Ashcraft's stare-down of Yanks sets 'tone' for Reds

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NEW YORK — Graham Ashcraft and the Cincinnati Reds won a stare-down with the New York Yankees even before finishing their three-game sweep.

When the national anthem ended ahead of Thursday’s game, Ashcraft and fellow Reds pitcher Carson Spiers remained in front of the visitors dugout on the third-base side of Yankee Stadium while New York pitchers Ian Hamilton and Cody Poteet held out on the first-base side.

Their showdown extended for more than five minutes as players ignored gestures from the umpires instructing them to vacate the field so the game could begin. Ashcraft won the battle, pumping a fist and getting high-fives and cheers from teammates when he outlasted his Yankees counterparts before the Reds’ 8-4 win Thursday.

“That also set the tone,” said Spencer Steer, whose three-run homer in the fifth inning gave Cincinnati a 5-0 lead.

Steer praised Ashcraft, using the pitcher’s given first name, Douglas.

“That was pretty awesome of Doug just to kind of win that one for us and kind of give us a little edge before the first pitch,” Steer said.

All four players ignored plate umpire Alan Porter, who made a shooing motion with both hands. Porter then dispatched third-base umpire Jim Wolf to urge them off the field.

“Lucas Sims didn’t have a hat out there, so he took my hat, didn’t want to be standing there without a hat on the Fourth of July,” Spiers said, referring to another Reds pitcher. “So me being a rookie, I was standing there without a hat, whatever, looking dumb. And then, as the thing was ending, Sims was like: ‘Spiers, you got to stay here until the last one.’ So I was like, all right, whatever. I’ll stay. Sure enough, their guys stayed, too. So I was like, ‘Oh god, here I go. Like, I’m in for it a long time.’ And I saw Graham kind of slide over with me, and from there it was the long haul.”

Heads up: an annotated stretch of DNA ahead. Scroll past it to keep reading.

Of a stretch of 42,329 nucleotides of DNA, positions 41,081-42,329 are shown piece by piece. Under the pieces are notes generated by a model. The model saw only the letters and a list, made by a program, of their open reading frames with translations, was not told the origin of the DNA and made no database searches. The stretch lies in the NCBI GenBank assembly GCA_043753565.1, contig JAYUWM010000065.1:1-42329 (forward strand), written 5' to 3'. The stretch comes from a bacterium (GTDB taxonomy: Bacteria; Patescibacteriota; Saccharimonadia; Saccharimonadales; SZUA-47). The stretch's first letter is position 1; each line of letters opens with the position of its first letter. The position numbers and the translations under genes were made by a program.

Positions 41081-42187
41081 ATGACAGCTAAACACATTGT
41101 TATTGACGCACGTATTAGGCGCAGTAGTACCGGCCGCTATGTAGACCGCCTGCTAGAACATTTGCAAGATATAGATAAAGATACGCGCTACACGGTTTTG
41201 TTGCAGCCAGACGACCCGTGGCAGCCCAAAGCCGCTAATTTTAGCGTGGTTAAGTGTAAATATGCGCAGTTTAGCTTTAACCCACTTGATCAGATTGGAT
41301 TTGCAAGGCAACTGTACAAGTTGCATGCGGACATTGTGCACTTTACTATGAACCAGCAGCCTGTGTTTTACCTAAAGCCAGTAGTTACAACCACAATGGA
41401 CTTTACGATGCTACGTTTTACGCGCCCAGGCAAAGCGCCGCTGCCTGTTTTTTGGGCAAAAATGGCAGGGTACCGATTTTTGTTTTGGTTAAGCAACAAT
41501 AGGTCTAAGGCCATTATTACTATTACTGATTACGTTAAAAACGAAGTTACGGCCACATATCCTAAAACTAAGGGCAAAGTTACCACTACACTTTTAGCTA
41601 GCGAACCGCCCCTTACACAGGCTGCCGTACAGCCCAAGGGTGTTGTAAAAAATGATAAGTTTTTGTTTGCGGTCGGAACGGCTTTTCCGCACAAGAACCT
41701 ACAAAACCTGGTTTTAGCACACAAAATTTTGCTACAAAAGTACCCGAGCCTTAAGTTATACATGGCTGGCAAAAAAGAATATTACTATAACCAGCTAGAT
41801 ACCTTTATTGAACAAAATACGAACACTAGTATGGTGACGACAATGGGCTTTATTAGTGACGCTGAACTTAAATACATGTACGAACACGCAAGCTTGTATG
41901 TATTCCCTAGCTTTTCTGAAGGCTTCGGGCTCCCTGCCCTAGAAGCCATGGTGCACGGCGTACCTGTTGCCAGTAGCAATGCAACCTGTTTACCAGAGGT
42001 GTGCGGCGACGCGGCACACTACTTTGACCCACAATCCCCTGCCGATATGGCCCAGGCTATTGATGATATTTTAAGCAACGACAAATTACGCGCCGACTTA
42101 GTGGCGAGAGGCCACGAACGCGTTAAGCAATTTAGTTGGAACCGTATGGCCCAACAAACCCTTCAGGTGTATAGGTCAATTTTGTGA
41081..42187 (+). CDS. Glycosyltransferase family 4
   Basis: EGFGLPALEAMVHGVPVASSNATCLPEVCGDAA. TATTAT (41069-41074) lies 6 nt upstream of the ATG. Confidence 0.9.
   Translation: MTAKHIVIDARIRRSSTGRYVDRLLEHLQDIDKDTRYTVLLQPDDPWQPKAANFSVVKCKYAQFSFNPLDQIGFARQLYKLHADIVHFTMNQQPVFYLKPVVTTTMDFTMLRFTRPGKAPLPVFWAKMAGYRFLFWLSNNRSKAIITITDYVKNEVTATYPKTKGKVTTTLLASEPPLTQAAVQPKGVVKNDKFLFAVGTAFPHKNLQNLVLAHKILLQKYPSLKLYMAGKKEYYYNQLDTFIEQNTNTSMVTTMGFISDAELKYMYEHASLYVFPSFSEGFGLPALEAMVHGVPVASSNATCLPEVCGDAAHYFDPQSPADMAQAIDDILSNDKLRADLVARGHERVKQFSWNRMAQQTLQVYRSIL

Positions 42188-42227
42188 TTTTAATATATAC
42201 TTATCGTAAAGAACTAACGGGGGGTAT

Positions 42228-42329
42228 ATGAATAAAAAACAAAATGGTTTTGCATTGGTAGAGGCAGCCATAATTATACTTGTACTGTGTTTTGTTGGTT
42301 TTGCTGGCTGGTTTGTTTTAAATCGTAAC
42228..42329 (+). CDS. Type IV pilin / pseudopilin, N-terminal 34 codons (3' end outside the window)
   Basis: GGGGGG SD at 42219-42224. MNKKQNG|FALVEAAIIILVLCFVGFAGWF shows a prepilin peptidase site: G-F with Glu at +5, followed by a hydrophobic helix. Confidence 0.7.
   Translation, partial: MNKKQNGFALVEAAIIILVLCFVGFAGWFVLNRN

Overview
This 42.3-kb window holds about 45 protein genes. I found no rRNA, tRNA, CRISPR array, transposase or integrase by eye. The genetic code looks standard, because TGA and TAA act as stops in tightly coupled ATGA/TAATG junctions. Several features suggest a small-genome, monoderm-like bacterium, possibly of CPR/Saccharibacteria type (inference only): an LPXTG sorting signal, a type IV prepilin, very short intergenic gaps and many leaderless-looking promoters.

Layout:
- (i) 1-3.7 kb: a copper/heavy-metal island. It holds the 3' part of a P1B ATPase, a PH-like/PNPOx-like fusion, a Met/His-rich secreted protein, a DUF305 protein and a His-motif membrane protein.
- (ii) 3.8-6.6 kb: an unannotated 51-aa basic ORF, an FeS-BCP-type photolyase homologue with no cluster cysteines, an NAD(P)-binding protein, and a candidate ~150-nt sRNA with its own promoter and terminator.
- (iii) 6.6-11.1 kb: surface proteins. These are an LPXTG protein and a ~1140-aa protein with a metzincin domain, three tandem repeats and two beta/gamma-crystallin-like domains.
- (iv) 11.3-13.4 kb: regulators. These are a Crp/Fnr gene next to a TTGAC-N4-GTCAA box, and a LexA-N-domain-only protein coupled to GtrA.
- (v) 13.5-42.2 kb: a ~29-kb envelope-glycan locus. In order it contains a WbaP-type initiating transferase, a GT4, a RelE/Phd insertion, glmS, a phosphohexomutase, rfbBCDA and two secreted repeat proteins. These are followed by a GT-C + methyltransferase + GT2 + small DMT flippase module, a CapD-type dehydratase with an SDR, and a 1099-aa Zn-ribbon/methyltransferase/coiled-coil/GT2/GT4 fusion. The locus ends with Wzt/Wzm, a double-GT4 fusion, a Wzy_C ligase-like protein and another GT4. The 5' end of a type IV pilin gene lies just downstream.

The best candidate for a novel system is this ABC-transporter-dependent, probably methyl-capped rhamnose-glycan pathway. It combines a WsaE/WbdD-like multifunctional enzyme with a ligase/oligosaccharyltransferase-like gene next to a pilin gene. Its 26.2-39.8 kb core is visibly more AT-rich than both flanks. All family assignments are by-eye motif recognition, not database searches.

They had a brief reprieve when Porter returned to the umpires clubhouse to retrieve a shin guard. Being a rookie making the $740,000 minimum, Spiers decided to peel off first.

“Thinking about the fine and knowing that I couldn’t afford it,” he said. So I just made a business decision.

New York’s pitchers, both on the injured list, finally walked off after manager Aaron Boone gestured for them to leave.

“A little competition within the game, I guess,” Poteet said. “That’s probably the first one I’ve ever been a part of but it took all the way to the very last bit where it’s getting close to the game starting.”

Ashcraft, in his third major league season, has a slightly higher salary at $750,000. He started and got the win in Tuesday’s series opener and wasn’t going to pitch in Thursday’s game.

“We saw they weren’t moving and one of the guys told Carson to stay, and I was like, ‘I’m staying with you because I’m not moving,'” Ashcraft said. “‘I ain’t got nothing to do today. I’m staying until I win or I get ejected or both.'”

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